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Lafayette C Curtis




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PostPosted: Mon 15 Jan, 2007 4:46 am    Post subject: Pictures of authentic xiphoi?         Reply with quote

Can anybody provide me with a picture of an authentic historical xiphos--and by that I mean a museum piece, not a reproduction? All the pictures I've seen so far seem to be repros and shots of the same repro at that.

Thanks beforehand!
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Peter Johnsson
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PostPosted: Mon 15 Jan, 2007 6:30 am    Post subject:         Reply with quote

How about therse two found in South Italy?
(Greek colonies)



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Lafayette C Curtis




Location: Indonesia
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PostPosted: Tue 16 Jan, 2007 2:07 am    Post subject:         Reply with quote

Yes, those pictures are certainly very helpful. Thanks a lot!
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Kirk Lee Spencer




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PostPosted: Tue 16 Jan, 2007 7:52 am    Post subject:         Reply with quote

Here is a picture of the hilt of a sword believed by some to be that of Phillip II of Macedon (Alexander the Great's father). It was found in a large tumulus burial near the site of Phillip's royal city (Vergena?)

ks



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Two swords
Lit in Eden’s flame
One of iron and one of ink
To place within a bloody hand
One of God or one of man
Our souls to one of
Two eternities
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Lafayette C Curtis




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PostPosted: Tue 16 Jan, 2007 8:06 am    Post subject:         Reply with quote

Ouch. That last one made me wonder about how the degradable components would have looked like if they had not been eaten away by rot and rust.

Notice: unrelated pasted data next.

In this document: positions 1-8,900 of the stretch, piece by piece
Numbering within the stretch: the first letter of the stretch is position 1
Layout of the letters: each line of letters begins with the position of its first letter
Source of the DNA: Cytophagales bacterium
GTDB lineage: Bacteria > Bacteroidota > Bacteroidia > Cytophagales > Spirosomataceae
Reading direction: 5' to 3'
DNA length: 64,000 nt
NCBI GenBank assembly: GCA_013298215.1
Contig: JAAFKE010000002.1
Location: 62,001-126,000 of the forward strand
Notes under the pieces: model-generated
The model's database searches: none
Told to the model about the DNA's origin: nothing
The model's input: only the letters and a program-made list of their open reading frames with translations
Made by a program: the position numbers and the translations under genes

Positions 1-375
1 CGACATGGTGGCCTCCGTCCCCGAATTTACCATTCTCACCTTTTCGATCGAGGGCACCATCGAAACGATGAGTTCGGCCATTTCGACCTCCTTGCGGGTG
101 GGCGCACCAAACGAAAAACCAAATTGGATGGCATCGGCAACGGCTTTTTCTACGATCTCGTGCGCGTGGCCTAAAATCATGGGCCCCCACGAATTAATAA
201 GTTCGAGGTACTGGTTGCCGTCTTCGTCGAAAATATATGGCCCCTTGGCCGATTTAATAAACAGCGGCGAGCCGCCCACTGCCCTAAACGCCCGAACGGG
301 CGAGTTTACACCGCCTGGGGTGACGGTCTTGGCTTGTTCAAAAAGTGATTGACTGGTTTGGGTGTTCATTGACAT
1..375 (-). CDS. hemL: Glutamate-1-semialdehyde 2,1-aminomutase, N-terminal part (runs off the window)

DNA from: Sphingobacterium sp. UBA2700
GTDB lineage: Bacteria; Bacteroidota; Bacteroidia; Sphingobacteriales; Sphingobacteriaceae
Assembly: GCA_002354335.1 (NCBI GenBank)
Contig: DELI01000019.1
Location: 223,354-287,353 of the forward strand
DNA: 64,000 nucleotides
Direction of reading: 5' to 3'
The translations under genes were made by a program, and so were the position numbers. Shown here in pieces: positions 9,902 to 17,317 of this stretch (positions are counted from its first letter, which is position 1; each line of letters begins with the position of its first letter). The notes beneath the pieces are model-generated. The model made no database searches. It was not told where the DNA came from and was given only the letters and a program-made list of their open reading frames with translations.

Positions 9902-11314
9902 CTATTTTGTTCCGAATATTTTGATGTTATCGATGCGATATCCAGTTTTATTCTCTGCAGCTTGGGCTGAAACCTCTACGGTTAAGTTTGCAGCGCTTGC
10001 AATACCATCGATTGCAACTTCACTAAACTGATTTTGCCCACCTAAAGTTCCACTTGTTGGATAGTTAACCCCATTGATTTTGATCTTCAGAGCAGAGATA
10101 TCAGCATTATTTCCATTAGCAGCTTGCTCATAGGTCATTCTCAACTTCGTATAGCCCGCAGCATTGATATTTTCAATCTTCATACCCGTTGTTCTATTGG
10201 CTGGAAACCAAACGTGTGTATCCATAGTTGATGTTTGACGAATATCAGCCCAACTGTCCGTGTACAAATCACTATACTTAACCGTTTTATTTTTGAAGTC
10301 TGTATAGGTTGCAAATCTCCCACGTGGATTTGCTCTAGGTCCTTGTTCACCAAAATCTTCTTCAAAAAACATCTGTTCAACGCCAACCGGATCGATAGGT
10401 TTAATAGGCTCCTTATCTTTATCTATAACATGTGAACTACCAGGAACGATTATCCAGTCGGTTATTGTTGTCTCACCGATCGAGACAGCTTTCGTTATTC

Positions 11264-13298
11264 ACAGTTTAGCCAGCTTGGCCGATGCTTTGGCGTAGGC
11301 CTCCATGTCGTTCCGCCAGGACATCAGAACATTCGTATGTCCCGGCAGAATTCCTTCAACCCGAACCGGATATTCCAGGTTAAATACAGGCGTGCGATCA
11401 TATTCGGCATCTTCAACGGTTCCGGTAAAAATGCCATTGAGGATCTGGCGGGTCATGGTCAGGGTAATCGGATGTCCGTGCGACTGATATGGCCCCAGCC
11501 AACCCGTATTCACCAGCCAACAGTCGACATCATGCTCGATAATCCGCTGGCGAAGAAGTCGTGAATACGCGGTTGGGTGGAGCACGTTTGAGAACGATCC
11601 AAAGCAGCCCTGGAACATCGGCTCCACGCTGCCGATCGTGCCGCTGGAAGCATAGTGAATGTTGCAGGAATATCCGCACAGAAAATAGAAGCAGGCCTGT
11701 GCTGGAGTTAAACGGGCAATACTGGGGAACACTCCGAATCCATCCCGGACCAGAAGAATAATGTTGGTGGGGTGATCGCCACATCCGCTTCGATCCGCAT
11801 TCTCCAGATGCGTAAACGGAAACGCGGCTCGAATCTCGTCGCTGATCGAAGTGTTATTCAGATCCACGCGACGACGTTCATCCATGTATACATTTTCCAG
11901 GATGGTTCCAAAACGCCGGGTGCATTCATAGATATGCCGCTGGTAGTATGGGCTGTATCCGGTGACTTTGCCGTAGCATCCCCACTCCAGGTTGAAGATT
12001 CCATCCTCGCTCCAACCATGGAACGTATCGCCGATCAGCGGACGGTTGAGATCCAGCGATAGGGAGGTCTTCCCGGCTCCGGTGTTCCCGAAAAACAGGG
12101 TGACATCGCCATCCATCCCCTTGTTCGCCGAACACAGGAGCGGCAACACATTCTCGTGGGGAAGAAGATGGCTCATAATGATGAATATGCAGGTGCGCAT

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Peter Johnsson
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PostPosted: Tue 16 Jan, 2007 10:36 am    Post subject:         Reply with quote

Lafayette C Curtis wrote:
Ouch. That last one made me wonder about how the degradable components would have looked like if they had not been eaten away by rot and rust.


Yes...
Note the large block of ivory that forms the mouth of the scabbard. This is a feature you can often see in vase painitngs: a rather massive looking mounting that seems to fit the guard with some kind of countersinking.
The same can be seen on Italic (and other?) bronze age scabbards. The mouth of the scabbard was shaped to fit the guard of the sword.
My impression is that this was a sort of inverted rain guard, mounted on the scabbard and not the guard of the sword.

The first sword I posted deos not seem to have this feature so well developed however.

I have only handled one single Xiphos personally. It is kept in the store room of the Historical Museum in Stockholm. A slim leaf shaped blade with diamond cross section. The grip was most probably a contemporary replacement (even if it was made to look ancient) and the guard might have been taken from another sword. Difficult to say. Could have been original.